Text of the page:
For 2000 years now, Jesus has been gathering his people in from the ends of the earth, baptizing them into his Church and making them holy. We are those people!
Which means that Moses’ application for us is actually the same as it was for the ancient people of Israel: as our Saviour leads us — the children of God — into our inheritance, we are going to continue to experience some amazing victories over the children of the world. And we are going to be tempted to compromise. So even though we can rest in the reality of our baptism into Christ, we cannot simply relax and sit back and do nothing. We need to continue to live in holiness! Our distinctiveness as a people is supposed to draw all nations in to Christ’s Church, the center of worship and salvation.
— but hearing that just makes us feel…pretty uncomfortable and inadequate, doesn’t it?
Because, when we’re being honest with ourselves, we know that we are not as holy as we should be, we know we are not as distinct as we should be. We know that — as witnesses for Jesus, as a holy gathering point for God’s people — we suck pretty badly.
And yet, somehow, God’s plan seems to be working: the Church is gathering in people from every tribe, every nation, every language…How? Because, to all appearances — when we look back over the last 2000 year history of Christianity — we have compromised with the world just as much as ancient Israel ever did! So how is this working?
Well, we have at least one major advantage that ancient Israel did not have: the Holy Spirit.
See, ancient Israel was baptized in blood, which marked them as holy, belonging to God — but that baptism could not transform their hearts. It bound them together officially as a nation, but that binding was only external.
But Christ baptized his Church in the Holy Spirit. This marked us as holy, belonging to God — but it also tranformed our hearts. It has gathered us together as one nation out of many, one body, one Spirit.
And this unity in the Spirit that we enjoy — it is actually really distinctive. For instance, just a few days ago I was chatting with a young Muslim-background man, and he was asking about all the denominations in Christianity and what the differences are between them. And while I’m always glad to answer those sorts of questions, in my heart I’m always thinking, “Oh, I wish we were more united!” But then this young man said, “You know, it is really amazing that you have all these differences and yet you still somehow manage to live in peace with one another!”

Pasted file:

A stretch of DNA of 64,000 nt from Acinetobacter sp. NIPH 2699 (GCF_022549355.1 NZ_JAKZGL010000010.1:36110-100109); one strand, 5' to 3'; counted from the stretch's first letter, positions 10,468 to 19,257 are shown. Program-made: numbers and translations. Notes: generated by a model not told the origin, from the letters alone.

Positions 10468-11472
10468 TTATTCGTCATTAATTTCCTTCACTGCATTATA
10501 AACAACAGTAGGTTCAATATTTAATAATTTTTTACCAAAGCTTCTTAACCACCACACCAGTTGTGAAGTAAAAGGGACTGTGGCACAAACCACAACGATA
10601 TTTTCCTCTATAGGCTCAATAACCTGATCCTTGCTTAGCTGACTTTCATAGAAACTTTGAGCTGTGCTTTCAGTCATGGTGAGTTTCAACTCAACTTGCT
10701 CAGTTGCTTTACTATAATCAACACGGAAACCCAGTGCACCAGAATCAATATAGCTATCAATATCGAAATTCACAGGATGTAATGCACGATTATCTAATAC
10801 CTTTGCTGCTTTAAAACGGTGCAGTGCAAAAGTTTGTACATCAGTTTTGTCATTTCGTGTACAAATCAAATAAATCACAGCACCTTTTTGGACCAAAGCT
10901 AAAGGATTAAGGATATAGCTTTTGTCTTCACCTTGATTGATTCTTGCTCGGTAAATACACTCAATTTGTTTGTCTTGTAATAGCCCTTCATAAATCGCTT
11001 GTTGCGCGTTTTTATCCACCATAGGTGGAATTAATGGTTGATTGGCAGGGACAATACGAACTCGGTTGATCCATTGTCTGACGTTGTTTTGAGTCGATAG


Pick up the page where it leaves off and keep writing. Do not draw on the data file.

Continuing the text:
And…yeah! You know what? He is right!
Now, I know that, whenever someone does say something like that to us, it’s a bit like when someone tells you how well-behaved your kids are: we want to just roll our eyes and say, “Oh! Well, if you only knew the truth…!” But friends, this is the truth: we really are a peaceful and united people, we really are a different kind of people than the rest of the people in this world — and that really is a testimony to the consecrating work of the Holy Spirit: we often don’t feel like it, but we really are being made holy as our Lord and Saviour gets us ready for judgement day.
So, just like the ancient people of Israel, we are called to remain holy, we are called to remain distinct. And by the grace of God, by the incredible, invisible, irresistable power of the Holy Spirit, it is happening! Jesus told us that he would build his Church, and the gates of Hell will not overcome it! — and apparently he really meant it!
So: practically speaking then, how are we supposed to do this? If the Holy Spirit is the one who is gathering God’s people, and if the Holy Spirit is the one who is making us holy, then…what is left for us? Do we just…relax? Rest?
Well…yes! As believers baptized into Christ and his Church, yes: we rest in the salvation that our great Father has provided for us through his Messiah.
But this does not mean we do nothing at all. There is one thing we are called to do. This is it, this is our practical application for today: stay on the ark. Remain in Christ’s Church. Be a living part of Christ’s people.
And this is why: the Holy Spirit’s work of gathering people in and making people holy only takes place within the body of Christ. The Holy Spirit does not gather a person into isolation — that doesn’t even make sense! Nor does the Holy Spirit make a person holy through isolation — that also is a contradiction. Because holiness is not about reading the bible or praying or following religious rules, holiness is about love in relationship with God and one another. True holiness only grows in Christian community, inside the Church.